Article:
Bonds, 93 F.3d at 808 (citations omitted). As articulated by a judge of this court, "any sanctions awarded must be proportional to the underlying offense[,]" and a district court must evaluate "the resulting prejudice to the sanctioned party, prejudice to the judicial system, and the need to deter future similar misconduct[]" before the imposition of "severe sanctions[.]" Banks v. Office of the Senate Sergeant-at-Arms, 241 F.R.D. 370, 372 (D.D.C. 2007) (citing Bonds, 93 F.3d at 808); see also Rude v. The Dancing Crab at Washington Harbor, LP, 245 F.R.D. 18, 22 (D.D.C. 2007) ("When the most severe sanctions, such as dismissal or default, are requested, the Court must determine whether lesser sanctions would be more appropriate.") (citing Bonds, 93 F.3d at 808).

Findings

Upon consideration of these authorities in the context of the record of Defendants' disregard of the orders of the undersigned compelling Defendants to provide discovery, the Henry, et al., v. Onsa, et al. 6 undersigned will preclude Defendants from offering evidence, including their own testimony, at the trial of this action. The undersigned finds--and indeed, Defendants have never disputed--that Defendants have failed to provide any discovery at all, save the introductory answers by Defendant Ward Onsa when his deposition was commenced. Thus, on the eve of the final pretrial conference, neither Plaintiff nor the trial court have even a clue regarding the evidence which supports either the many factual assertions Defendants included in their answer to Plaintiffs' complaint, or the denials and defenses which Defendants have pled.*fn9 In this circumstance, imposition of a lesser sanction is simply not a viable alternative. Cf. Handy, 2006 WL 3791387, at *8 (dismissal of the plaintiff's complaint as a discovery sanction warranted where the plaintiff's "total failure" to provide discovery left the court and the opposing parties without information "as to the substance of [her] claims and therefor [unable] to determine whether the discovery [she] failed to provide is relevant to some, or all, of her claims.").*fn10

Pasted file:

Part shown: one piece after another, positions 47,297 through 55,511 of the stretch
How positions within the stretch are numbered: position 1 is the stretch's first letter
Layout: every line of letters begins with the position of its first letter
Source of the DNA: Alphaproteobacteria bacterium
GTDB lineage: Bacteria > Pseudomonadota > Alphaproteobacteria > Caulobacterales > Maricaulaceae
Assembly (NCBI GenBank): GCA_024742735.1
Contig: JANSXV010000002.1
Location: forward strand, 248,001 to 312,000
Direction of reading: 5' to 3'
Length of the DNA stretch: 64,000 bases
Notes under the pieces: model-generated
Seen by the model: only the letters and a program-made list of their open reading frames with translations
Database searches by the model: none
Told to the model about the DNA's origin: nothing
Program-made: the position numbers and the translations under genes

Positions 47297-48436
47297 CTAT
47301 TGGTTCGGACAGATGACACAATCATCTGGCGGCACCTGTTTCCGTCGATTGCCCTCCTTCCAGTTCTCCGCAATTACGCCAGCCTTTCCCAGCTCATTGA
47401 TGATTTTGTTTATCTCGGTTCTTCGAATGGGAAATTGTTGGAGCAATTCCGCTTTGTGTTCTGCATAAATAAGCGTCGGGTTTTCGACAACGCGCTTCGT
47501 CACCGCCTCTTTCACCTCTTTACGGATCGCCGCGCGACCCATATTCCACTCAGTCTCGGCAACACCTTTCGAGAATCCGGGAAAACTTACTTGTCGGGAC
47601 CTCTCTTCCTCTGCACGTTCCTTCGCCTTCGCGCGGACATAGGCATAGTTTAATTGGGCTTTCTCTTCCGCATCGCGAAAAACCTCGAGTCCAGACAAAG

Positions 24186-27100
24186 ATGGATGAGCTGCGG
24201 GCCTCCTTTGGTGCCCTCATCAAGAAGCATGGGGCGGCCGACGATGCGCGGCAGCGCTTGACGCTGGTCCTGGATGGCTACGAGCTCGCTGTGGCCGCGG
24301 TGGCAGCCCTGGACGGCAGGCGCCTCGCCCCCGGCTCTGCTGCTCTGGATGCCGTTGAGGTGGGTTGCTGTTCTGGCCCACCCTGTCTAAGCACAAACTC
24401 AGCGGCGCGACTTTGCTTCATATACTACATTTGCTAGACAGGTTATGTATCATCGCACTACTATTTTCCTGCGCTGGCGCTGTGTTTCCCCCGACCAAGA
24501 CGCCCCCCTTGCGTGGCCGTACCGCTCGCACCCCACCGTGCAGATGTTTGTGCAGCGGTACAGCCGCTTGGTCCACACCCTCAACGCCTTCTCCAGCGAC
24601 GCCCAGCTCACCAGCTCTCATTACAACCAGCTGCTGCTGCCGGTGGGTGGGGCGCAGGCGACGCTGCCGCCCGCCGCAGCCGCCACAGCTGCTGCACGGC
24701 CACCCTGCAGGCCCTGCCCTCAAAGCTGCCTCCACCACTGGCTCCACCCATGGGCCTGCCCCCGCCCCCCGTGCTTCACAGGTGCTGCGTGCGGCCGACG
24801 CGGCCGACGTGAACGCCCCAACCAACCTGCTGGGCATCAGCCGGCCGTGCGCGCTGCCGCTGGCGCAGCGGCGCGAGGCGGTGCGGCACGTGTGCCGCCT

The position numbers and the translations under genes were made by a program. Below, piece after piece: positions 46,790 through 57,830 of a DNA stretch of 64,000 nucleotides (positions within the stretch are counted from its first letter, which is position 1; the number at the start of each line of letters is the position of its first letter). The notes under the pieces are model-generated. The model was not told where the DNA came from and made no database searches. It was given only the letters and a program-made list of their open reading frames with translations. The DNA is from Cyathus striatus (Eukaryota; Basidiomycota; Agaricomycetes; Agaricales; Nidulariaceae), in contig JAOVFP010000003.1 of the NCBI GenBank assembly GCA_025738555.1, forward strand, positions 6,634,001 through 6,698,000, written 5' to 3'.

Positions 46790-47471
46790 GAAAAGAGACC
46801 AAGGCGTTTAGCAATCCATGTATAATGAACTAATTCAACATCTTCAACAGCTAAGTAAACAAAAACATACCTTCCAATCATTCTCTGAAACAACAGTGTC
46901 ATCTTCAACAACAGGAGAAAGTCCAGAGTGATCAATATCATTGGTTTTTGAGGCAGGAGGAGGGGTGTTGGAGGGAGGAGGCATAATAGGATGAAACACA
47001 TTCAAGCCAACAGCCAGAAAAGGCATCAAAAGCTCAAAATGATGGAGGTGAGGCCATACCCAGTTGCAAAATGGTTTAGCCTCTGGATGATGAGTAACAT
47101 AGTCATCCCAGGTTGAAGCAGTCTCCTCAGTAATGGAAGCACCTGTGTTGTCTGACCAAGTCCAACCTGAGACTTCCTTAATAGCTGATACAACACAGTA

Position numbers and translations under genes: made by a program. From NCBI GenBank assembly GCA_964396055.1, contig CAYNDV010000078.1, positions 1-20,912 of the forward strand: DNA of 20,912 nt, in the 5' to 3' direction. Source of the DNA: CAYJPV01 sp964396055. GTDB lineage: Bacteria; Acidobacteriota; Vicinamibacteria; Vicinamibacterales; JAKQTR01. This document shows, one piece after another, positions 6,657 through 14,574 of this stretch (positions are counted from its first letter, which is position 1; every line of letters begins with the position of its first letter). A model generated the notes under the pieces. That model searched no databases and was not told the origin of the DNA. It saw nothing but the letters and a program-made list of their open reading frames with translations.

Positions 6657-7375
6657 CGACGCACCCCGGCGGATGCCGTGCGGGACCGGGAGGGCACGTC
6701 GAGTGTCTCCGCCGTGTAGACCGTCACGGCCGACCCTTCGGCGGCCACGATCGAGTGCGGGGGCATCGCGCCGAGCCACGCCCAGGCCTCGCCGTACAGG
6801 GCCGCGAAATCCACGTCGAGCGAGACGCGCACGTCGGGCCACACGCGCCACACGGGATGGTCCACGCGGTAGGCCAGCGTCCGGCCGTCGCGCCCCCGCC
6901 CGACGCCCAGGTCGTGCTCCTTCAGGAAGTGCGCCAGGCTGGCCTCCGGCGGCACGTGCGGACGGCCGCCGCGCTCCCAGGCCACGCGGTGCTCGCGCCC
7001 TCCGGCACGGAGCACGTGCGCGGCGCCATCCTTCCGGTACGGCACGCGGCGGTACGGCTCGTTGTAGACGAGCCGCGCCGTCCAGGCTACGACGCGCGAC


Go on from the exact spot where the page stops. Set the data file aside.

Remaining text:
In so finding, the undersigned has taken into account the warnings to Defendants given by both the undersigned and the trial court from offering evidence, including their own testimony, at the trial of this action. The undersigned finds that the multiple warnings compel the conclusion that Defendants' disregard of the undersigned's order compelling discovery was willful. Handy, 2006 WL 3791387, at *8; see also Jankins, 21 F.3d at 445 (party's counsel "resisted the Henry, et al., v. Onsa, et al. 7 Magistrate's efforts to cajole and gently persuade" him to conduct discovery in good faith, and "continued his pattern of delay and obfuscation[,]" warranting the imposition of "harsh" preclusion sanctions).

Finally, the undersigned has taken into account the imposition of a monetary sanction on July 24, 2007.*fn11 Defendants' failure to timely comply with the order imposing a "lesser" sanction, or to provide the discovery which the undersigned compelled on that date, demonstrates that further "lesser" sanctions would be insufficient to motivate Defendants to comply with any order affording them yet another opportunity to comply, or to penalize them for flouting the court's order. See National Hockey League v. Metropolitan Hockey Club, Inc., 427 U.S. 639, 642 (1976).

CONCLUSION

For the foregoing reasons, it is, this 27th day of February, 2008, ORDERED that Defendants are precluded from offering evidence, including their own testimony, at the trial of this action.